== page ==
Had we, however, travelled along the same latitudinal line at a time well before the dawn of human history, but at no far-distant geological date, not long after the earlier of the long series of rhyolitic ("Third Period") eruptions had broken out on the east, we should have looked in vain for such vigorous topographic differentiation. The area now occupied by the Hangawera Hills would probably have appeared as a somewhat dissected plateau with a fairly extensive cover of flat-lying sandstones and other Tertiary beds associated with coal, such as that at Miranda, whilst east of this we should have crossed a rugged though probably not lofty region of volcanic rocks, already, however, with the symmetry of any cones built around centres of eruption destroyed by erosion.

This state of affairs was soon to change, for, towards the close of the Tertiary, strains set up within the earth began to find relief, and great fractures developed along which some parts of the surface were elevated and others lowered.

Manyof these fractures - the major ones - were directed approximately north-north-west south-south-east, though there were others in roughly transverse directions. The upland block west of Hauraki Plains in common with that of Cape Colville Range, began to be raised relatively to the subsiding blocks represented respectively by the Firth of Thames and the plains and lowlands south of it and by those near Katikati and Tauranga, As the strained rigid rocks snapped, earthquakes would arise in swarms, just as when similar movements occurred near Murchison.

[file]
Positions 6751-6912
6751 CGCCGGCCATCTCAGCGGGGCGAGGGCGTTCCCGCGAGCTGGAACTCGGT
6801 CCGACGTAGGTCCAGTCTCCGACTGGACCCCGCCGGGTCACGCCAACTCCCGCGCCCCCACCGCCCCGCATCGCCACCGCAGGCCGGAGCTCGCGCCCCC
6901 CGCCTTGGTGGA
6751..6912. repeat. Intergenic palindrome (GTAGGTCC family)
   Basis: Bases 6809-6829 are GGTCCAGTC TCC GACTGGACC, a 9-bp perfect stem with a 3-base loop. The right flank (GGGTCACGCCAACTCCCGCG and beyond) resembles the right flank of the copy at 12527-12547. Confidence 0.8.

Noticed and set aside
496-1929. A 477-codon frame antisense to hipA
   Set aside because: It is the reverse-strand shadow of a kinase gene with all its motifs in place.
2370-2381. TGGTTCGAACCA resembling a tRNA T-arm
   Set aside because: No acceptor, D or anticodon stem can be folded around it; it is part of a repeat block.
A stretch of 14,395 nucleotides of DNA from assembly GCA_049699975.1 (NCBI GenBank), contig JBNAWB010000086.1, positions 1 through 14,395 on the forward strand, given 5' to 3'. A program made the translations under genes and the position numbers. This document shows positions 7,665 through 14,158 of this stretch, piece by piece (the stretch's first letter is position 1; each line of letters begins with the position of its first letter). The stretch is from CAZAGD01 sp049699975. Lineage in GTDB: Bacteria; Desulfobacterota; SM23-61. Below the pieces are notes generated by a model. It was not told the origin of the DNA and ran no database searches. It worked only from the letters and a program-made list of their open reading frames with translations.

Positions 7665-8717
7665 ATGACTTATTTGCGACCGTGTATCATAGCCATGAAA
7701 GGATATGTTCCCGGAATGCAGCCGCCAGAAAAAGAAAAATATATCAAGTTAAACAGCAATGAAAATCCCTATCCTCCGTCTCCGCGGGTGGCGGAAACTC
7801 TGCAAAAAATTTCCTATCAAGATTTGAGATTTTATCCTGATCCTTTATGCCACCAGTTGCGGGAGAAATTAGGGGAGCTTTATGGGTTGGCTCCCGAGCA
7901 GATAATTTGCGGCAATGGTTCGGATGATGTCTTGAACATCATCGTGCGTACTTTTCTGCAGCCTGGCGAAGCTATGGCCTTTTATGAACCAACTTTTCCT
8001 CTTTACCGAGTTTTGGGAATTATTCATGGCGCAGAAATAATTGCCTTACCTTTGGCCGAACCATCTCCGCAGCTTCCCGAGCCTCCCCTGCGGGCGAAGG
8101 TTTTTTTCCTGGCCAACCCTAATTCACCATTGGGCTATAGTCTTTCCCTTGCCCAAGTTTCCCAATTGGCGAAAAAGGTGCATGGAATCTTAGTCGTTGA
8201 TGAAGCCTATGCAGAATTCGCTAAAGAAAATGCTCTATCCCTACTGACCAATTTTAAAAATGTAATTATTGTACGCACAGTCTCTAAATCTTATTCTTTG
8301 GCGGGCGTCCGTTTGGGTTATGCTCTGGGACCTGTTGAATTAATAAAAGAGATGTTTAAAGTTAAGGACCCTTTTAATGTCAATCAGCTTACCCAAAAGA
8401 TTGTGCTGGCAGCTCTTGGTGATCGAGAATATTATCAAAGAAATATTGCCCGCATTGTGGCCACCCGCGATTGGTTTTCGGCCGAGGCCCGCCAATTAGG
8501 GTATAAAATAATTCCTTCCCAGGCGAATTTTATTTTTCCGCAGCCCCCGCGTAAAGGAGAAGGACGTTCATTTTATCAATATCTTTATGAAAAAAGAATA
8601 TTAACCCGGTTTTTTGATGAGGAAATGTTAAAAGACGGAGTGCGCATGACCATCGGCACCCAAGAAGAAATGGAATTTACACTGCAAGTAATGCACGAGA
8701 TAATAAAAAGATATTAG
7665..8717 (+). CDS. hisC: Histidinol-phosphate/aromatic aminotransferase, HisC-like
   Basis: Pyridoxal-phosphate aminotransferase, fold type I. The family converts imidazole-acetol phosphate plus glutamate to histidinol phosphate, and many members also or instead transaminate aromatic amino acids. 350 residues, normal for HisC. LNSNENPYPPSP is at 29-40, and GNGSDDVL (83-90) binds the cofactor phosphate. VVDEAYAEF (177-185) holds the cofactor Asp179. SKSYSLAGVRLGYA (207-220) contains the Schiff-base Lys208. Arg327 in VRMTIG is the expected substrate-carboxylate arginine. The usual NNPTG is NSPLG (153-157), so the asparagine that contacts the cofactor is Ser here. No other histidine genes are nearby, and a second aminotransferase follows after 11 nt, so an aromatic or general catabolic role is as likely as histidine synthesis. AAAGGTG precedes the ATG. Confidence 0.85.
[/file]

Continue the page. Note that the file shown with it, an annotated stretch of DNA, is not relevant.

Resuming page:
The depressed block of the Hauraki "graben" or "rift valley" lying west of Cape Colville Range was bounded both east and west by great systems of fractures, that on the eastern side even today being readily traceable along its sinuous course, so striking is the abruptness with which the hills of the relatively up-thrown block rise above the plains. The fractures seem to have developed earliest in the north and to have crept slowly south, where the mineral springs of Puriri, Te Aroha and Okauia still rise along the openings they provide. Vigorous streams crossing the mountain face have done much by their erosion to lessen its steepness over a great part of its extent, especially north of Te Aroha and between Gordon and Okauia, their influence is less clearly shown. In fact the Bald Spur at Te Aroha and the similar "steps" in the mountain wall where the old Tui track begins at Okauia, probably represent almost unmodified small earth-splinters separated from the more elevated major block by fractures that have distributed the total relative uplift between them.

It is of distinct interest to note the change of topography that begins south of Okauia, for, instead of the steep slopes that occur further north, over which Wairere Stream tumbles in its lofty falls, there is instead the long gentle decline from the highlands by which the railway to Rotorua climbs on to the great plateau near Mamaku. This appears to indicate that the lowering of the depressed western area, which has been effected further north by faulting, has here been the result of gentle down-flexing.